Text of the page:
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Menstrual Irregularities

One of the most common disorders associated with menstruation among younger women is dysmenorrhea or painful periods. Another frequently encountered disorder is per-menstrual syndrome (PMS). PMS is a set of symptoms that may be experienced as the period approaches and usually ends when the bleeding starts. Other menstrual disorders include amenorrhea (absence of bleeding), menorrhagia (heavy bleeding), metrorrhagia (irregular bleeding between periods), polymenorrhea (menstruation at a 2 to 3-week intervals) and post-menopausal bleeding (six months after menopause). There are also certain menstrual irregularities seen during puberty.
What causes dysmenorrhea? Painful menstrual cramps are the cause of much suffering in women who experience them regularly. Far from being a psychological disorder, dysmenorrhea is a very real medical problem and the pain can be extremely severe. It can be caused by higher levels of prostaglandins – chemicals that regulate the tone of the smooth muscles (the non-voluntary muscles of the body such as the blood vessels and uterus). Excess prostaglandins make the smooth muscles contract.

As the next period approaches, the levels of prostaglandins in a woman’s body increase. The levels are highest when the period begins. This causes painful contractions in the uterus. The uterus contracts so violently that it cuts off blood supply. Pain then follows as the muscle is not getting enough oxygen. Also, some of the excess prostaglandins escape from the uterus into the bloodstream, and can thus affect other smooth muscles. This explains some of the symptoms that often go along with dysmenorrhea – headaches, dizziness, diarrhoea and nausea.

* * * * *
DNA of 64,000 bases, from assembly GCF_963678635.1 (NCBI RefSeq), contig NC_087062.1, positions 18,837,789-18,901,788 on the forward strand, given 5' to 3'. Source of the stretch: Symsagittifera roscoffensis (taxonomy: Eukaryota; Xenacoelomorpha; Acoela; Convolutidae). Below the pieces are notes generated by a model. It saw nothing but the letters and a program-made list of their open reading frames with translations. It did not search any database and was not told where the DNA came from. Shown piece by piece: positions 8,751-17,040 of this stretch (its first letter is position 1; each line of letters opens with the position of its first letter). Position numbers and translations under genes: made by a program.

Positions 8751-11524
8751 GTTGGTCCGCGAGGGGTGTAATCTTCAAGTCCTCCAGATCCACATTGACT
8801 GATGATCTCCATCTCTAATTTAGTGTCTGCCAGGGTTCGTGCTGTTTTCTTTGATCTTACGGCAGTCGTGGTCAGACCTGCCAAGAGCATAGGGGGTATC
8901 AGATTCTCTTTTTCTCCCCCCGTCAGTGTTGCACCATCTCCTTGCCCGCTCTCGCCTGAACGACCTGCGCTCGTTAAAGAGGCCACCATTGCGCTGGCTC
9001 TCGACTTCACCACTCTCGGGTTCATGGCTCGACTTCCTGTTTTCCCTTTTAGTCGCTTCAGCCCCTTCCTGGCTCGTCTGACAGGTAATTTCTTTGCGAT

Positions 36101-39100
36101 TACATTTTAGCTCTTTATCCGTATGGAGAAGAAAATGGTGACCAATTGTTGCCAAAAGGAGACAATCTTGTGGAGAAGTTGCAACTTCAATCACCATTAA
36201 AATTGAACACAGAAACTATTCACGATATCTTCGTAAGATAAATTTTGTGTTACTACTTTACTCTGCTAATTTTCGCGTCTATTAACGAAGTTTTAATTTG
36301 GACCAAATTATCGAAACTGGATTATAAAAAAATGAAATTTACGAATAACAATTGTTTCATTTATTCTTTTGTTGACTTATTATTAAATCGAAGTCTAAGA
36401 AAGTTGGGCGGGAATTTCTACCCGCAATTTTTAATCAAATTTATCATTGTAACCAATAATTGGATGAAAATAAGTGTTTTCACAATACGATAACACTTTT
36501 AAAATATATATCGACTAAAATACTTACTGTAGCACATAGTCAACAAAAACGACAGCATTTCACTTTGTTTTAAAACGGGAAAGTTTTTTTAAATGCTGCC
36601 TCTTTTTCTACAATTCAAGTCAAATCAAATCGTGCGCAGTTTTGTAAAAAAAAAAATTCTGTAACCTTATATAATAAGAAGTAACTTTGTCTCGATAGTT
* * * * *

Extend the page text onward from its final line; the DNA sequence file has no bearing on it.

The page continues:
What medication helps to relieve dysmenorrhea? Excessive prostaglandins in the lining of the uterus is one of the main causes of dysmenorrhea. Aspirin is a mild prostaglandin inhibitor that helps some women. Ibuprofen is a more effective prostaglandin inhibitor. If you have had an allergic reaction to aspirin, a bad reaction to Motrin, or are under other medication, consult a doctor before taking the medication. Ibuprofen has some gastrointestinal side effects such as indigestion, heartburn, nausea, vomiting and diarrhoea. Most of these can be avoided by eating, or drinking a glass of milk before taking the tablet.

Can dysmenorrhea be relieved without taking medication? There are a number of methods to reduce dysmenorrhea. These include:
Heat: A hot water bottle on the lower abdomen or lower back may help to increase blood flow to the contracting muscles and reduce the spasms and the pain.
Massage: Massaging the back and abdomen can help the woman relax and give some comfort.
Exercise: Walking and aerobic exercises increase blood circulation and help to relax the abdominal muscles.
Rest: Some women find that sleeping, and relaxation exercises help reduce pain.

Amenorrhea-Amenorrhea, which is the absence or suppression of menstruation, has a number of causes. It is also one of the menstrual irregularities of puberty. Amenorrhea can be caused by abnormalities of the female reproductive tract, hormonal problems, or genetic disorders. It is further associated with stress, severe dieting and eating disorders such as anorexia nervosa, depression, drugs such as tranquillisers and antidepressants, obesity, increased levels of exercise, chronic illness such as kidney failure or colitis, and, of course, with pregnancy.

Women athletes, who have little body fat, may also experience amenorrhea. Rarely, cysts or tumours in the ovary may cause amenorrhea. Periods occasionally take some time (not usually longer than 3 months) to occur after a woman discontinues using birth control pills.